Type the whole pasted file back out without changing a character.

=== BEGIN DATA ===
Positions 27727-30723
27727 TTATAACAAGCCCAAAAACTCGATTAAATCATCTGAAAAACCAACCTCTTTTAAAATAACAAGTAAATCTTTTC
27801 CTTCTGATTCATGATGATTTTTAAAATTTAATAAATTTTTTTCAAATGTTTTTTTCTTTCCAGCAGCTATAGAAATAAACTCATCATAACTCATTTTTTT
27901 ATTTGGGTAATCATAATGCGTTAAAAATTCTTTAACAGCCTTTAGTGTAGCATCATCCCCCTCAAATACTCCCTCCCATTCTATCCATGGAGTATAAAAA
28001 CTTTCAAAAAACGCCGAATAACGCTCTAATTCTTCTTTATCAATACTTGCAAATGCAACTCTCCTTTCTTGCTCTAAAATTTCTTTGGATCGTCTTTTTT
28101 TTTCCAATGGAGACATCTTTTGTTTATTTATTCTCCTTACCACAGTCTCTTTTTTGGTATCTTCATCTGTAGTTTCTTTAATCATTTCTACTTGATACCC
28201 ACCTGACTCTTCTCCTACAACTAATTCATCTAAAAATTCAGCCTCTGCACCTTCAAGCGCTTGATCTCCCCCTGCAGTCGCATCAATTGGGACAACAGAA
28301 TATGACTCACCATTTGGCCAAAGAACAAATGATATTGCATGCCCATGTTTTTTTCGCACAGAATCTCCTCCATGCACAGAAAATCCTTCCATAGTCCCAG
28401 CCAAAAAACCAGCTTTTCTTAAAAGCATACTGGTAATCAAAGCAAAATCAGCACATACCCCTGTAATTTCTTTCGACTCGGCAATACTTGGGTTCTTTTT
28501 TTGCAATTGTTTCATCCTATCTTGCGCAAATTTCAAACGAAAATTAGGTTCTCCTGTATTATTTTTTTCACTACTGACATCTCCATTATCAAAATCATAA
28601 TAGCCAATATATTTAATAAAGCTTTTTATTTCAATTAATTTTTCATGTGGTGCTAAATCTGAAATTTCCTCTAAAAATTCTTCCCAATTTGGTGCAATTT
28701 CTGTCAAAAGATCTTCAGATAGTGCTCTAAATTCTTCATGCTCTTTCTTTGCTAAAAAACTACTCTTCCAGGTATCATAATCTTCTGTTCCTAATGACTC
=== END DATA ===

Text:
Positions 27727-30723
27727 TTATAACAAGCCCAAAAACTCGATTAAATCATCTGAAAAACCAACCTCTTTTAAAATAACAAGTAAATCTTTTC
27801 CTTCTGATTCATGATGATTTTTAAAATTTAATAAATTTTTTTCAAATGTTTTTTTCTTTCCAGCAGCTATAGAAATAAACTCATCATAACTCATTTTTTT
27901 ATTTGGGTAATCATAATGCGTTAAAAATTCTTTAACAGCCTTTAGTGTAGCATCATCCCCCTCAAATACTCCCTCCCATTCTATCCATGGAGTATAAAAA
28001 CTTTCAAAAAACGCCGAATAACGCTCTAATTCTTCTTTATCAATACTTGCAAATGCAACTCTCCTTTCTTGCTCTAAAATTTCTTTGGATCGTCTTTTTT
28101 TTTCCAATGGAGACATCTTTTGTTTATTTATTCTCCTTACCACAGTCTCTTTTTTGGTATCTTCATCTGTAGTTTCTTTAATCATTTCTACTTGATACCC
28201 ACCTGACTCTTCTCCTACAACTAATTCATCTAAAAATTCAGCCTCTGCACCTTCAAGCGCTTGATCTCCCCCTGCAGTCGCATCAATTGGGACAACAGAA
28301 TATGACTCACCATTTGGCCAAAGAACAAATGATATTGCATGCCCATGTTTTTTTCGCACAGAATCTCCTCCATGCACAGAAAATCCTTCCATAGTCCCAG
28401 CCAAAAAACCAGCTTTTCTTAAAAGCATACTGGTAATCAAAGCAAAATCAGCACATACCCCTGTAATTTCTTTCGACTCGGCAATACTTGGGTTCTTTTT
28501 TTGCAATTGTTTCATCCTATCTTGCGCAAATTTCAAACGAAAATTAGGTTCTCCTGTATTATTTTTTTCACTACTGACATCTCCATTATCAAAATCATAA
28601 TAGCCAATATATTTAATAAAGCTTTTTATTTCAATTAATTTTTCATGTGGTGCTAAATCTGAAATTTCCTCTAAAAATTCTTCCCAATTTGGTGCAATTT
28701 CTGTCAAAAGATCTTCAGATAGTGCTCTAAATTCTTCATGCTCTTTCTTTGCTAAAAAACTACTCTTCCAGGTATCATAATCTTCTGTTCCTAATGACTC